19th-Century Hotel on Michigan Avenue with Elegant Guest Rooms
When it was opened in 1893, The Congress Plaza Hotel was intended to be the elite spot for travelers who passed through Chicago. The hotel first welcomed guests during the World’s Columbian Exposition. Over the next 50 years, it was furnished with glamorous ballrooms and stylish supper clubs. The building soon became known as the “Home of the Presidents” for hosting Teddy Roosevelt, Woodrow Wilson, Franklin D. Roosevelt, and Richard Nixon. Now the hotel’s chief advantage is its superb location in downtown Chicago, where it stands along Michigan Avenue. It’s just steps from Grant Park, several world-class museums, and a host of luxury retail stores.
More than a century after its construction, the hotel still exudes Old-World glamour. In standard guest rooms you’ll find soaring ceilings and large windows. Lake-view rooms are similar in size and style, but feature fantastic views of Grant Park, Buckingham Fountain, and Lake Michigan. Be sure to explore the rest of the hotel—the lobby ceiling is decorated with mosaic tiles, and the Renaissance-style Gold room features elaborate murals restored by Lido Lippi, who also helped restore the Sistine Chapel.
The Congress has two onsite dining venues. Rafael’s Restaurant serves gourmet burgers, roasted duck breast with orange sauce, and other specialties. In the morning, you can enjoy a hearty American breakfast at the Gazebo Restaurant.
Chicago’s Loop: Historic Commercial Center with World-Class Museums and Parks
Named after the shape formed by the elevated train tracks that form its perimeter, The Loop is Chicago’s downtown and the country’s second-largest business district. Skyscrapers such as the Willis Tower (formerly the Sears Tower) and the art-deco Chicago Board of Trade Building loom large here. They overlook waterfront parks, a glitzy theater district, and some of the world’s finest art collections.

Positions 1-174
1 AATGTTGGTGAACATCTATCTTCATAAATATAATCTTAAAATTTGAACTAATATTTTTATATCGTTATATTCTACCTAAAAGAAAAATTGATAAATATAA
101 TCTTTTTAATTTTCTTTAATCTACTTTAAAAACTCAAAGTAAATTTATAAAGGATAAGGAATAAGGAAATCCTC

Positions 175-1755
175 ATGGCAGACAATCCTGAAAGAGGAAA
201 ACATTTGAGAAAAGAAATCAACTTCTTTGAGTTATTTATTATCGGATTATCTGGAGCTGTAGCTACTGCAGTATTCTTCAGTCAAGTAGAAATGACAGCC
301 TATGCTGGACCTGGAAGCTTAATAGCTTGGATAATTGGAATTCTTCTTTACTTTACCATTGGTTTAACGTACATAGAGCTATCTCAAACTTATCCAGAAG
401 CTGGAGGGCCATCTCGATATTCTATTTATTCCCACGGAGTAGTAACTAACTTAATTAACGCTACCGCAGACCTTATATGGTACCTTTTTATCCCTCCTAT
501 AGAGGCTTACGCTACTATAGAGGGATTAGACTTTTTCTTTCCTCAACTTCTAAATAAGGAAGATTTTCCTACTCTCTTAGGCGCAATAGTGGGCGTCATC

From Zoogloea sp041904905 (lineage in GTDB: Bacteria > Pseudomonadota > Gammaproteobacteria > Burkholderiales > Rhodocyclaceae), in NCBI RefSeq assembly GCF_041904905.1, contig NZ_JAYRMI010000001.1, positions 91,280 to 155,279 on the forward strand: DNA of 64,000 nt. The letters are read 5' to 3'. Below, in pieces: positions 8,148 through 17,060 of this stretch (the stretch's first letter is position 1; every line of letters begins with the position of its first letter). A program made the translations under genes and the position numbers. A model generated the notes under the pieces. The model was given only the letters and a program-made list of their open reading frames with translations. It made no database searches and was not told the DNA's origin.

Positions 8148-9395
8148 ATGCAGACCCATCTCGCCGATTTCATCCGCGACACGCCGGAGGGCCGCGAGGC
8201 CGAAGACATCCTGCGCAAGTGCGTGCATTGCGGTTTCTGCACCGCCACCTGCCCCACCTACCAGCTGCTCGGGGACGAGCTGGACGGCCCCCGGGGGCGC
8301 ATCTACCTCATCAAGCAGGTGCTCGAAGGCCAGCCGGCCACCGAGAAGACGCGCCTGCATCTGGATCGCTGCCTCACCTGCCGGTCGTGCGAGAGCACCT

About three blocks from the hotel is the Art Institute of Chicago, whose gargantuan collection covers everything from marble busts and sarcophagi to modern masterpieces such as Edward Hopper’s Nighthawks and Grant Wood’s American Gothic. You don’t even have to go to the museum to see outstanding art—walk around The Loop, and you’ll see outdoor sculptures from Picasso and Joan Miró. Just north of the Art Institute, Millennium Park is known for both the Frank Gehry-designed Pritzker Pavilion (which hosts free public concerts during the summer), and for the sculpture Cloud Gate, known to Chicagoans as “The Bean” for its legume-like shape.
Grant Park, known affectionately as “Chicago’s front yard,” occupies more than 300 acres along the lake just east of the Loop. Modeled after the gardens at Versailles, the park is dotted with several impressive attractions, including Buckingham Fountain, the Field Museum, Shedd Aquarium, and Adler Planetarium. Its sheer size have made Grant Park the site of many notable events, including Barack Obama’s 2008 victory speech and the Lollapalooza music festival, which takes place here every summer.